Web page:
Make your human rights an election issue!

Download: Human Rights Election Message

Make your human rights an election issue!

Do you want decent affordable housing, childcare, good wages, safe and healthy air water and food, access to the best possible healthcare and education, secure and enjoyable retirement?

Did you know these are all actually human rights that you have a right to claim from our governments in Canada?

In this election, we need to be talking about human rights! Before we lose them!

Canada is obligated by international law treaties to respect and provide for all human rights – including civil, political, economic, social and cultural. All governments are supposed to make the best use of our tax dollars to provide for and protect human rights before any other use of tax revenue.

In fact, our governments have to report on how well (or not) they are complying with human rights covenants they have ratified, including the rights of children, women, and other vulnerable groups. Ngo’s also get to report from the people’s point of view, and groups like Amnesty International and LIFT have been there to make sure the UN committees hear from those who live the realities created by government cutbacks.

In 1998 the UN found Canada to be in violation of basic human rights, in1999 the UN ruled that Canada was violating the right to life for allowing homelessness and hunger to grow in spite of having resources to prevent it.

In 2006 the UN again found Canada had chosen to continue to undermine basic human rights. Among many other violations they listed the failure to have a national housing strategy or adequate social security, in spite of our great wealth.

For a country to choose to cut back on human rights when other choices could be made and there is enough wealth to provide human rights is one of the worst kinds of human rights violation.

In the past 15 years our human rights have been undermined or lost on too many fronts. But because most Canadians have never been educated about their human rights we don’t claim them, and so our governments are not held accountable to treaties they have signed long ago and chosen to ignore.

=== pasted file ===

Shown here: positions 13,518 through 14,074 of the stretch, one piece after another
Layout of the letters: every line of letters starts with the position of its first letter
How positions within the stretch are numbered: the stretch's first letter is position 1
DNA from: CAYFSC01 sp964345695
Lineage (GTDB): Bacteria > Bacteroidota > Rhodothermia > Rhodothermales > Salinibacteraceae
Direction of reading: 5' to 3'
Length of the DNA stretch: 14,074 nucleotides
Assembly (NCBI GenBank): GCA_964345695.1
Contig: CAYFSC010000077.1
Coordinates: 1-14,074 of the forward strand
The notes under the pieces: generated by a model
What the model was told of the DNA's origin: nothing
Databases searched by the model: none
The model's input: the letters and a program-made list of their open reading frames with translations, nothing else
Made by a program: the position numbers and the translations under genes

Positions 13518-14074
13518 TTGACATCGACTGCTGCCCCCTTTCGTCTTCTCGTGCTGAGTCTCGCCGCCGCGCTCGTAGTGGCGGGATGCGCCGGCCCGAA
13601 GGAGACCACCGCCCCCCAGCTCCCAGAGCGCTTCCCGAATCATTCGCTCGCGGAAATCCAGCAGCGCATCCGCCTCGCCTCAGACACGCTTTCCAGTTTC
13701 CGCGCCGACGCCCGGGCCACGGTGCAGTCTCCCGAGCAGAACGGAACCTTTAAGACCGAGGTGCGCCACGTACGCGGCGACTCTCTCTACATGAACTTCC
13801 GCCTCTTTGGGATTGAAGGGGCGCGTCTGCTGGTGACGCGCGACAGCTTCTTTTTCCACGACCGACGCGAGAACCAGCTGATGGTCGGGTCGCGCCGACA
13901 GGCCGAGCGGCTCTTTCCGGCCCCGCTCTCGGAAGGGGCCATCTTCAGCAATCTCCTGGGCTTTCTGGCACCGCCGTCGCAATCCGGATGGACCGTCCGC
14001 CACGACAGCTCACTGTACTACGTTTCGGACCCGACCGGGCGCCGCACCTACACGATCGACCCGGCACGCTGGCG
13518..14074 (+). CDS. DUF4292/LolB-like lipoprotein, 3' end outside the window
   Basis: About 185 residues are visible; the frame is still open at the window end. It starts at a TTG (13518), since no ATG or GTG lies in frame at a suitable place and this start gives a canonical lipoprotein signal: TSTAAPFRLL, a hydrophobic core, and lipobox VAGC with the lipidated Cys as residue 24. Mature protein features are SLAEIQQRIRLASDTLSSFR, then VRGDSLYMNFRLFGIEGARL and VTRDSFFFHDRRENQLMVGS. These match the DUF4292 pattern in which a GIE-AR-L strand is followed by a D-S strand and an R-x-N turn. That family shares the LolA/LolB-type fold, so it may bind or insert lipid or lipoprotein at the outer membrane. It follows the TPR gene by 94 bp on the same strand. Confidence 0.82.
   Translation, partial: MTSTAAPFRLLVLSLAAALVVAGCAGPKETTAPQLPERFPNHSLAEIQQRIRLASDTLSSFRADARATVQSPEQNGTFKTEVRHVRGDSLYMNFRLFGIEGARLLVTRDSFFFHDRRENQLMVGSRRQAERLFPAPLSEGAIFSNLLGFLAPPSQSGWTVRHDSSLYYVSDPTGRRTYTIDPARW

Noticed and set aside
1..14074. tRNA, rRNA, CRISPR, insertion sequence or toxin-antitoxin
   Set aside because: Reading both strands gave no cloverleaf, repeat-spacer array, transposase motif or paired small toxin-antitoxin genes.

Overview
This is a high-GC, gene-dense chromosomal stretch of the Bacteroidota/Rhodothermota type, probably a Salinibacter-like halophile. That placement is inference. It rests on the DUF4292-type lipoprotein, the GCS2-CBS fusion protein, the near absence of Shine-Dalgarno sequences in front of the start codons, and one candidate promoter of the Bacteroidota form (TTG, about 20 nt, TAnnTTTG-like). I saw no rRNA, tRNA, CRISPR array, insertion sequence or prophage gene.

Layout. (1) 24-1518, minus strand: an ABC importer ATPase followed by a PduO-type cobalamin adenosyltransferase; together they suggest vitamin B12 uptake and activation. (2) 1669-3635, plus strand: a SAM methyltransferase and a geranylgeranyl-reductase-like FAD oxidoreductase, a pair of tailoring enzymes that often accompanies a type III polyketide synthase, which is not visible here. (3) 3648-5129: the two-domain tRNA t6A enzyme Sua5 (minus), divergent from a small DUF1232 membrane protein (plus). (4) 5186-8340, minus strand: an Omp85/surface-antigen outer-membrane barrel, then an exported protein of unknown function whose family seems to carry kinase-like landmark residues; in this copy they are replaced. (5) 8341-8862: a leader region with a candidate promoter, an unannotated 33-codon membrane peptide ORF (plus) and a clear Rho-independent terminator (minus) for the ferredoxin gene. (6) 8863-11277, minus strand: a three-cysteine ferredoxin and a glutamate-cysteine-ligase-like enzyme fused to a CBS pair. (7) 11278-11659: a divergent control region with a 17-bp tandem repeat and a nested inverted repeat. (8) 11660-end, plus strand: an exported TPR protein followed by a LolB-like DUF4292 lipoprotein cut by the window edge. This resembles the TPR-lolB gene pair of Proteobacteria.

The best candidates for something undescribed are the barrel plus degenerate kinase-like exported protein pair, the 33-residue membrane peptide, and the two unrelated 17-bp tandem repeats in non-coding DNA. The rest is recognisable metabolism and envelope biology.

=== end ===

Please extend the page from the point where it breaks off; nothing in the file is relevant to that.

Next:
Canada has failed to set up systems to ensure our parliaments respect human rights commitments when making legislation. Many human rights are poorly protected, especially for people facing discrimination, yet there is no effective remedy or recourse for those whose rights have been violated because they are poor.

However, the Senate has issued a report recommending that Canada create procedures for parliament to follow, to ensure that human rights laws are being applied and respected in domestic Canadian law. (see Promises to keep, Report of the Standing Committee on Human Rights

Suggestions for talking to candidates about human rights:

  1. Do you know that your first duty as an elected official is to work to ensure that the human rights of all people in Canada are respected and provided for?”
  1. Have you heard of the UN Covenant on Economic, Social and Cultural Rights?
  1. It is a treaty Canada signed that says that everyone is entitled to the best possible healthcare, housing, healthy food, income security, fair wages and working conditions, access to higher education and more…”
  1. If they haven’t heard of this treaty, tell them Canada and the provinces ratified it in 1976 and have to report every 4 years on their government’s compliance.
  1. Do you know that the treaty on the rights of the child is the most powerful international law in the world? That the rights of the child come first in Canadian law, according to the Supreme Court?
  1. Do you wonder why you haven’t heard about human rights treaties? Even though educating the people about their human rights is an obligation under the treaty we signed?
  1. Will you work to put a national housing strategy in place for providing affordable, safe and sustainable housing?” (… or focus on whatever human rights issue you choose.)
  1. Will you work to ensure that Canada is governed according to human rights it has agreed are the primary purpose and responsibility of the government and all Canadians (1993 Vienna UN declaration – see www.unhchr.ch/huridocda/huridoca.nsf/)
  1. Why not value funding for basic human rights as investment that increases our wealth, rather than labeling it as spending that increases the deficit?
  1. Will you work to reinstate the original mandate of the Bank of Canada, to issue credit to fund government spending free of debt to ensure adequate resources for governments to invest in fully implementing human rights?

You could tell your candidate: “Our future and that of our children depends on governments and individual MPs doing their job to implement and protect human rights including a safe environment for all…

If you want my vote, make human rights for a sustainable future your top priority.”